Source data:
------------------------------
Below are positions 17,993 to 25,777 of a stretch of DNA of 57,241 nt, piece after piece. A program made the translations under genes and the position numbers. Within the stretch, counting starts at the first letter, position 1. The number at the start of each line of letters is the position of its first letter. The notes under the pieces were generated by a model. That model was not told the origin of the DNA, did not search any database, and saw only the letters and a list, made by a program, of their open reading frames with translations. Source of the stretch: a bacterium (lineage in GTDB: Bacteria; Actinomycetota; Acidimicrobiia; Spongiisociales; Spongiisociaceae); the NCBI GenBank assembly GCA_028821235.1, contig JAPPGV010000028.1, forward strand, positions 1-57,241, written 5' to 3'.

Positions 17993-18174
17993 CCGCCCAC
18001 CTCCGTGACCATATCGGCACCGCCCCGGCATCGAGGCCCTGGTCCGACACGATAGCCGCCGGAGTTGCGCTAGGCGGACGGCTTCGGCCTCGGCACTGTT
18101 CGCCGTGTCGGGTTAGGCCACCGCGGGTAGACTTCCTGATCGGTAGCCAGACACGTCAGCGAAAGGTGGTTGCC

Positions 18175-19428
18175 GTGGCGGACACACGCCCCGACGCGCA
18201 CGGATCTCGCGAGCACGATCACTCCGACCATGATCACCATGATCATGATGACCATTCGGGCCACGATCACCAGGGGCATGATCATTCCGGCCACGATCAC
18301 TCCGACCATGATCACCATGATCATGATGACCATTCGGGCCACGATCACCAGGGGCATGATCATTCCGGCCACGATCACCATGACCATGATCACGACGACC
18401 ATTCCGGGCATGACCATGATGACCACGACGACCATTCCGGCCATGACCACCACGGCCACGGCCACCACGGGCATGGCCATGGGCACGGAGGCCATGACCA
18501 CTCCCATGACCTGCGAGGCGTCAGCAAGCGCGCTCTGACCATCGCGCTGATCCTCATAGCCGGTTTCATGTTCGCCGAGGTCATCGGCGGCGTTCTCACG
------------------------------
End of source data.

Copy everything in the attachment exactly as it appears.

Below are positions 17,993 to 25,777 of a stretch of DNA of 57,241 nt, piece after piece. A program made the translations under genes and the position numbers. Within the stretch, counting starts at the first letter, position 1. The number at the start of each line of letters is the position of its first letter. The notes under the pieces were generated by a model. That model was not told the origin of the DNA, did not search any database, and saw only the letters and a list, made by a program, of their open reading frames with translations. Source of the stretch: a bacterium (lineage in GTDB: Bacteria; Actinomycetota; Acidimicrobiia; Spongiisociales; Spongiisociaceae); the NCBI GenBank assembly GCA_028821235.1, contig JAPPGV010000028.1, forward strand, positions 1-57,241, written 5' to 3'.

Positions 17993-18174
17993 CCGCCCAC
18001 CTCCGTGACCATATCGGCACCGCCCCGGCATCGAGGCCCTGGTCCGACACGATAGCCGCCGGAGTTGCGCTAGGCGGACGGCTTCGGCCTCGGCACTGTT
18101 CGCCGTGTCGGGTTAGGCCACCGCGGGTAGACTTCCTGATCGGTAGCCAGACACGTCAGCGAAAGGTGGTTGCC

Positions 18175-19428
18175 GTGGCGGACACACGCCCCGACGCGCA
18201 CGGATCTCGCGAGCACGATCACTCCGACCATGATCACCATGATCATGATGACCATTCGGGCCACGATCACCAGGGGCATGATCATTCCGGCCACGATCAC
18301 TCCGACCATGATCACCATGATCATGATGACCATTCGGGCCACGATCACCAGGGGCATGATCATTCCGGCCACGATCACCATGACCATGATCACGACGACC
18401 ATTCCGGGCATGACCATGATGACCACGACGACCATTCCGGCCATGACCACCACGGCCACGGCCACCACGGGCATGGCCATGGGCACGGAGGCCATGACCA
18501 CTCCCATGACCTGCGAGGCGTCAGCAAGCGCGCTCTGACCATCGCGCTGATCCTCATAGCCGGTTTCATGTTCGCCGAGGTCATCGGCGGCGTTCTCACG